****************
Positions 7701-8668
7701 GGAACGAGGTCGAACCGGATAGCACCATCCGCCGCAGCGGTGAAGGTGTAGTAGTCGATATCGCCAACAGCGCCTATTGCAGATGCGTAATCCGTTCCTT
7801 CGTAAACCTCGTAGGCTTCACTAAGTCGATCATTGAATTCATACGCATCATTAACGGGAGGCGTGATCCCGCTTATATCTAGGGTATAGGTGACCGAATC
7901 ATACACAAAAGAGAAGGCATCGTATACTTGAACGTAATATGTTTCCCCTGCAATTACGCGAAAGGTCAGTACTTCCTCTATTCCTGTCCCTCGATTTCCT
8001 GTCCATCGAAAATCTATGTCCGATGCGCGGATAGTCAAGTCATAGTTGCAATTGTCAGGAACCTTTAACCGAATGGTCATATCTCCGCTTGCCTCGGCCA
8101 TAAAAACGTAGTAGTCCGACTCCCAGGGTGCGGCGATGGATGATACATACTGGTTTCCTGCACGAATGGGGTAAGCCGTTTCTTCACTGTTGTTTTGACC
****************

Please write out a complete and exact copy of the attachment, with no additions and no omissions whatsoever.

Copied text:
Positions 7701-8668
7701 GGAACGAGGTCGAACCGGATAGCACCATCCGCCGCAGCGGTGAAGGTGTAGTAGTCGATATCGCCAACAGCGCCTATTGCAGATGCGTAATCCGTTCCTT
7801 CGTAAACCTCGTAGGCTTCACTAAGTCGATCATTGAATTCATACGCATCATTAACGGGAGGCGTGATCCCGCTTATATCTAGGGTATAGGTGACCGAATC
7901 ATACACAAAAGAGAAGGCATCGTATACTTGAACGTAATATGTTTCCCCTGCAATTACGCGAAAGGTCAGTACTTCCTCTATTCCTGTCCCTCGATTTCCT
8001 GTCCATCGAAAATCTATGTCCGATGCGCGGATAGTCAAGTCATAGTTGCAATTGTCAGGAACCTTTAACCGAATGGTCATATCTCCGCTTGCCTCGGCCA
8101 TAAAAACGTAGTAGTCCGACTCCCAGGGTGCGGCGATGGATGATACATACTGGTTTCCTGCACGAATGGGGTAAGCCGTTTCTTCACTGTTGTTTTGACC